Avi Wigderson wins $1 million Turing Award for using randomness to change computer science

Avi Wigderson is the winner of the 2023 Turning Award for his studies in randomness.
Avi Wigderson is the winner of the 2023 Turning Award for his studies in randomness. (Image credit: Peter Badge)

The 2023 Turing Award has been given to Avi Wigderson, a mathematician who discovered the strange connection between computation and randomness. 

Wigderson was announced the winner of the Association for Computing Machinery (ACM) A.M. Turing Award, often called the "Nobel Prize of Computing," on April 10, 2024.

The award, given with a prize of $1 million, comes just three years after Wigderson, a professor of mathematics at the Institute for Advanced Study in Princeton, New Jersey, won the 2021 Abel Award for his contributions to computer science. Wigderson's theoretical work has been key to the development of numerous advances in computing, from cloud networks to cryptography methods that underpin cryptocurrencies.

"Wigderson is a towering intellectual force in theoretical computer science, an exciting discipline that attracts some of the most promising young researchers to work on the most difficult challenges," Yannis Ioannidis, president of the ACM, said in a statement. "This year's Turing Award recognizes Wigderson's specific work on randomness, as well as the indirect but substantial impact he has had on the entire field of theoretical computer science."

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Computer algorithms are deterministic by nature, which enables them to make predictions but also limits their grasp of the messy randomness found in the real world. In fact, many problems are considered computationally “hard”, and deterministic algorithms struggle to solve them efficiently.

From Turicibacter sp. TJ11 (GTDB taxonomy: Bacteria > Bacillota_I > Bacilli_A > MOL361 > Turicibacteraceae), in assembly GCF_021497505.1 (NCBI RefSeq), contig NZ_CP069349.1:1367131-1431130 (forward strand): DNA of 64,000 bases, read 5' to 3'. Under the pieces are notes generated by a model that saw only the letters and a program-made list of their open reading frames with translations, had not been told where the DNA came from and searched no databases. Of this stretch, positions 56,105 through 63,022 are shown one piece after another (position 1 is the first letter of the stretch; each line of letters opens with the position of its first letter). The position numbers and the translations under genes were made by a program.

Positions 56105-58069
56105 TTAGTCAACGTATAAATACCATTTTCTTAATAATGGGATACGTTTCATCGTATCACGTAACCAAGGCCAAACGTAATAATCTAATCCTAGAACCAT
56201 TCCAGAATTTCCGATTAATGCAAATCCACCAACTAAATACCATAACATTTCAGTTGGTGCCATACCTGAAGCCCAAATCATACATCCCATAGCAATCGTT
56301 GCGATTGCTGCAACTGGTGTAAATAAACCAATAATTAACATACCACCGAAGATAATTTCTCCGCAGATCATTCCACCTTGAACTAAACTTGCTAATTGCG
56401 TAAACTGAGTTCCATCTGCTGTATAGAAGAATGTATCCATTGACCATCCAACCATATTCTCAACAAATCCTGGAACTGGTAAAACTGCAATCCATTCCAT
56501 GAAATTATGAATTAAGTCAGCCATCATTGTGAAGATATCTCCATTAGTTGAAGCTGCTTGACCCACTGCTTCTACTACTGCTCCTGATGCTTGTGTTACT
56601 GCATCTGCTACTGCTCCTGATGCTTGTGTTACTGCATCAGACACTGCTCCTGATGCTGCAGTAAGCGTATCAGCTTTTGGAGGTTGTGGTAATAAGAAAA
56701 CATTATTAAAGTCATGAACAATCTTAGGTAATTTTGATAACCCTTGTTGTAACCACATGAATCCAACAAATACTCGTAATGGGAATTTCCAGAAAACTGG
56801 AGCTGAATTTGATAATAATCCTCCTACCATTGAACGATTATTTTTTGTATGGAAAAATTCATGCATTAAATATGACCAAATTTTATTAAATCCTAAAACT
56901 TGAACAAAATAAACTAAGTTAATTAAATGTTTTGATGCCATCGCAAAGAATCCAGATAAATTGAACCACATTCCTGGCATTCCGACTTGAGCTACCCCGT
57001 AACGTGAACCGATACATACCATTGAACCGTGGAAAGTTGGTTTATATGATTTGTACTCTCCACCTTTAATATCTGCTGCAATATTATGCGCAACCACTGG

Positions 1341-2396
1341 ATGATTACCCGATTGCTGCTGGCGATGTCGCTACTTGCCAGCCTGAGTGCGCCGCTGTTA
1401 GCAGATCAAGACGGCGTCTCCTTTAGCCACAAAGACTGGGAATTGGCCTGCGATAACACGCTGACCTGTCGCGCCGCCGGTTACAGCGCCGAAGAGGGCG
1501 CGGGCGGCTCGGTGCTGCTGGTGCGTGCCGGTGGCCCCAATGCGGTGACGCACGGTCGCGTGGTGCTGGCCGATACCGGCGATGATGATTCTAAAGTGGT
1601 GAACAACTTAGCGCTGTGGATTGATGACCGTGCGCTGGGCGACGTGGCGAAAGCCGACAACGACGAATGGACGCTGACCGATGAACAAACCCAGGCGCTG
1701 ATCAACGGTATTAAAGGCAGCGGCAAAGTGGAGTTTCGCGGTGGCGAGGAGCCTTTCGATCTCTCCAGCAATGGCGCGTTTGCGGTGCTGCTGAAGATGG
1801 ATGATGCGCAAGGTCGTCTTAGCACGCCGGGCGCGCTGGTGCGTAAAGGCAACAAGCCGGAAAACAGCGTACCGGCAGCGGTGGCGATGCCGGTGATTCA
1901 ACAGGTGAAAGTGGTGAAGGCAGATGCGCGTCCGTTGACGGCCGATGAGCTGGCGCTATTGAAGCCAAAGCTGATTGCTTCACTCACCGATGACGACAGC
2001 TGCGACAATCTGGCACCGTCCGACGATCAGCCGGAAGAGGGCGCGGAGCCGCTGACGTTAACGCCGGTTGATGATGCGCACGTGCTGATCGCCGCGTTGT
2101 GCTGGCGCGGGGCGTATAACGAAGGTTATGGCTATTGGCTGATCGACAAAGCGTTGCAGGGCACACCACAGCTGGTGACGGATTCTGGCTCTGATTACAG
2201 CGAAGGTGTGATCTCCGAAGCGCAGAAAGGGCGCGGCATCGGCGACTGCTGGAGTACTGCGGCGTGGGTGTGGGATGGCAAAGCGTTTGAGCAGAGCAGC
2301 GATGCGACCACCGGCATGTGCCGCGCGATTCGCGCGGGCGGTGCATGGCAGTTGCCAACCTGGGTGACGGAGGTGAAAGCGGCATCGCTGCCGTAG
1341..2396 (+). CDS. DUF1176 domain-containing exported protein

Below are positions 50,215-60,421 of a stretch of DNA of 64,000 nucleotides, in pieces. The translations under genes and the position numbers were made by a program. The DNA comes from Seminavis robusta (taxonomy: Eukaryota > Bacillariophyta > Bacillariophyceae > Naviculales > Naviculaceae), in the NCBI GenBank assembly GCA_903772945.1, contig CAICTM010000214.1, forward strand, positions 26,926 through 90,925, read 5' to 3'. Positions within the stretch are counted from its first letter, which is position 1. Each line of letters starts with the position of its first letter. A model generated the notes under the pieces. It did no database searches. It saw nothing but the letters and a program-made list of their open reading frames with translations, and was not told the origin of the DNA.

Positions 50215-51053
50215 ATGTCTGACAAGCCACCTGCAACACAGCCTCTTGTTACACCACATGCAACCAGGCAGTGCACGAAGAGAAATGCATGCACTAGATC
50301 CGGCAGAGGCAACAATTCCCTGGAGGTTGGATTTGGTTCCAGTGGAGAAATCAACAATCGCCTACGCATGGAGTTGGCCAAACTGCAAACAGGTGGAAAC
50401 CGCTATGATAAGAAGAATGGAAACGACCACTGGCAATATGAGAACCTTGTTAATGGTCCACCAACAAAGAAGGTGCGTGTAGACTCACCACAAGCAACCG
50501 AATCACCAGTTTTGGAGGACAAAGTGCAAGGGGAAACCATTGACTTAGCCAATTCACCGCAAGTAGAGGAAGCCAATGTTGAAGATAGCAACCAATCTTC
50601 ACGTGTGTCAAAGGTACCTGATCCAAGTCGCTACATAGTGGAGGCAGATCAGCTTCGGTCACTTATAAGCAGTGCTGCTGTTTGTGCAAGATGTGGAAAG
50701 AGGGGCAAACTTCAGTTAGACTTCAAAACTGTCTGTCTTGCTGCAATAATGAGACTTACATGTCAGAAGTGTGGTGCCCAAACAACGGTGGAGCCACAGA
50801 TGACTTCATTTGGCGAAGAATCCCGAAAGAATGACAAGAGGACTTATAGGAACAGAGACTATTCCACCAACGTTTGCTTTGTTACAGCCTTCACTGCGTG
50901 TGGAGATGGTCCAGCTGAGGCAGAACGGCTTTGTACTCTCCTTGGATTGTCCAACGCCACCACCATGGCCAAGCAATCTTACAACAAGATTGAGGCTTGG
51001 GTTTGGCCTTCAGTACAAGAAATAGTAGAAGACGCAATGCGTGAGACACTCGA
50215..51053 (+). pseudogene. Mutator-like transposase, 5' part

But Wigderson and his colleague Richard Karp, a computer scientist at the University of California, Berkeley, found a way to tame computational hardness. After inserting randomness into their algorithms, they found that they made some problems much easier to solve.

Wigderson chased this observation, proving in later work that the reverse also applied: Randomness could always be stripped from probabilistic algorithms to transform them into deterministic ones. His findings illuminated the connection between computational hardness and randomness in ways that reshaped computer science.

"From the earliest days of computer science, researchers have recognized that incorporating randomness was a way to design faster algorithms for a wide range of applications," Jeff Dean, chief scientist at Google Research and Google DeepMind, said in the statement. "Efforts to better understand randomness continue to yield important benefits to our field, and Wigderson has opened new horizons in this area."

Ben Turner
Staff Writer

Ben Turner is a U.K. based staff writer at Live Science. He covers physics and astronomy, among other topics like tech and climate change. He graduated from University College London with a degree in particle physics before training as a journalist. When he's not writing, Ben enjoys reading literature, playing the guitar and embarrassing himself with chess.